I created my script command the standard way by using the Raycast “Create Script Command” command and filling in some information. I chose the Python template, set it to Full Output just so I can see what the transformation looks like, gave it the title Spotlight Site to Cool Site, which is what this command will show up in Raycast as, and gave it a description and a package name.

I don’t actually know what the package name does for me, but I like to set similar items to the same Package Name just to be sure. All script commands that are for working on the website go in the Website package name.

Creating the Spotlight Site to Cool Site script command

This creates a relatively empty command script in the directory of my choosing (I put them all in a folder called ~/Scripts/Raycast/script commands) containing one line of Python. I tend to edit my script commands in BBEdit (as opposed to VSCode, which I use for website development and some other types of programming), so I fired it up and made the following very small, very simple Python script.

~/Scripts/Raycast/script commands/spotlight-site-to-cool-site.py
#!/usr/bin/env python3
# Required parameters:
# @raycast.schemaVersion 1
# @raycast.title Spotlight site to Cool Site
# @raycast.mode fullOutput
# Optional parameters:
# @raycast.packageName Website
# Documentation:
# @raycast.description Coverts Spotlight.json to markdown link
# @raycast.author scott_willsey
# @raycast.authorURL https://raycast.com/scott_willsey
import pyperclip
import json
# Open the Spotlight JSON file
with open('/Users/scott/Sites/scottwillsey/src/data/spotlight.json', 'r') as f:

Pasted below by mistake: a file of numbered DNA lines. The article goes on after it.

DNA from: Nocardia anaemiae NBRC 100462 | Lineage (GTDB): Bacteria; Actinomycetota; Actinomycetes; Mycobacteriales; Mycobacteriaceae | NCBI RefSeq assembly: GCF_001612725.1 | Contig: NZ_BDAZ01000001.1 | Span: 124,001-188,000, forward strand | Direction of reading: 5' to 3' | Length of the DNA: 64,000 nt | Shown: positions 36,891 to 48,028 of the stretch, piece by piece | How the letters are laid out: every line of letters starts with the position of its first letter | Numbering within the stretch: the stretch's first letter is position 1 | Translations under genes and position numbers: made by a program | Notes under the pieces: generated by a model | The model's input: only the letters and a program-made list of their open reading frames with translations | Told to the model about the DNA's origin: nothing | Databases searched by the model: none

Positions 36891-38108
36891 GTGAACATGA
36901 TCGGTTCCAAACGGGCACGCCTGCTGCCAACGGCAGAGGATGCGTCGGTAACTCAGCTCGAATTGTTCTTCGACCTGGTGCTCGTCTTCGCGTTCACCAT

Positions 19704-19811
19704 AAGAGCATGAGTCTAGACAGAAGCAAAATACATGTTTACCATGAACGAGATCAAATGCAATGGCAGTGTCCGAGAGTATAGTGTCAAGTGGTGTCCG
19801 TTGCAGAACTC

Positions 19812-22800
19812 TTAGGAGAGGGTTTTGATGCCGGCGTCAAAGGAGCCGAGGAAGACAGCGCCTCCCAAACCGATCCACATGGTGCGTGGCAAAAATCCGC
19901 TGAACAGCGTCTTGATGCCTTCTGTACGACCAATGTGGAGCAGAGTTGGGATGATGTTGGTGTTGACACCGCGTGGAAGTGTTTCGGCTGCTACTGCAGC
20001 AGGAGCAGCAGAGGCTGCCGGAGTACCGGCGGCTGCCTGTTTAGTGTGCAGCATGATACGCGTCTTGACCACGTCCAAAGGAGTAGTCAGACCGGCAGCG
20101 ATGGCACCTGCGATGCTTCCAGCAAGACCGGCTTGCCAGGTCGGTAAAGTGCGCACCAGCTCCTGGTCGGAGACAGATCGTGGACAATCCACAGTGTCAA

data = json.load(f)
# Get the 'Site' and 'Title' values
site = data.get('Site')
title = data.get('Title')
# Create a markdown link
markdown_link = f'- [{title}]({site})'

A full half of it is headers for things Raycast needs to know. The other half is the Python script. It’s very simple.

First it opens /Users/scott/Sites/scottwillsey/src/data/spotlight.json for reading and loads the data as JSON. It then grabs the values for the “Site” and “Title” keys. It then creates a variable called markdown_link formatted as - [{title}]({site}) with those values inserted correctly to create a markdown hyperlink, and copies that to the clipboard using pyperclip.copy.

Regarding pyperclip: “Pyperclip is a cross-platform Python module for copy and paste clipboard functions. It works with Python 2 and 3.”.

You can install pyperclip using pip, which brings up a whole thing about Python and how you install it and how that affects importing things using pip, but I won’t go there today. But suffice it to say that the Python world is a mess when it comes to ease of use and maintainability. A whole lot of someones should be super ashamed of themselves for letting this situation occur and then fester.

Suffice it to say that you need to install pyperclip on your Mac for this to work. Good luck.

To run the command script, I hit the Raycast hotkey (⌘-, in my case), and start typing “Spotlight”. When I see what I want, I hit Return if it’s the first in the list, or ⌘ and the number of its place in the list if not. Bam – it executes and I have my link in my clipboard.

Running the Spotlight Site to Cool Site script command

This is an extremely simple example of a Raycast script command, but it illustrates that you can very easily perform all kinds of scripted actions without having to write a full Raycast extension or without having to open the Finder or terminal, go to a script directory, and running a script manually. Running a command script through Raycast will always be quicker.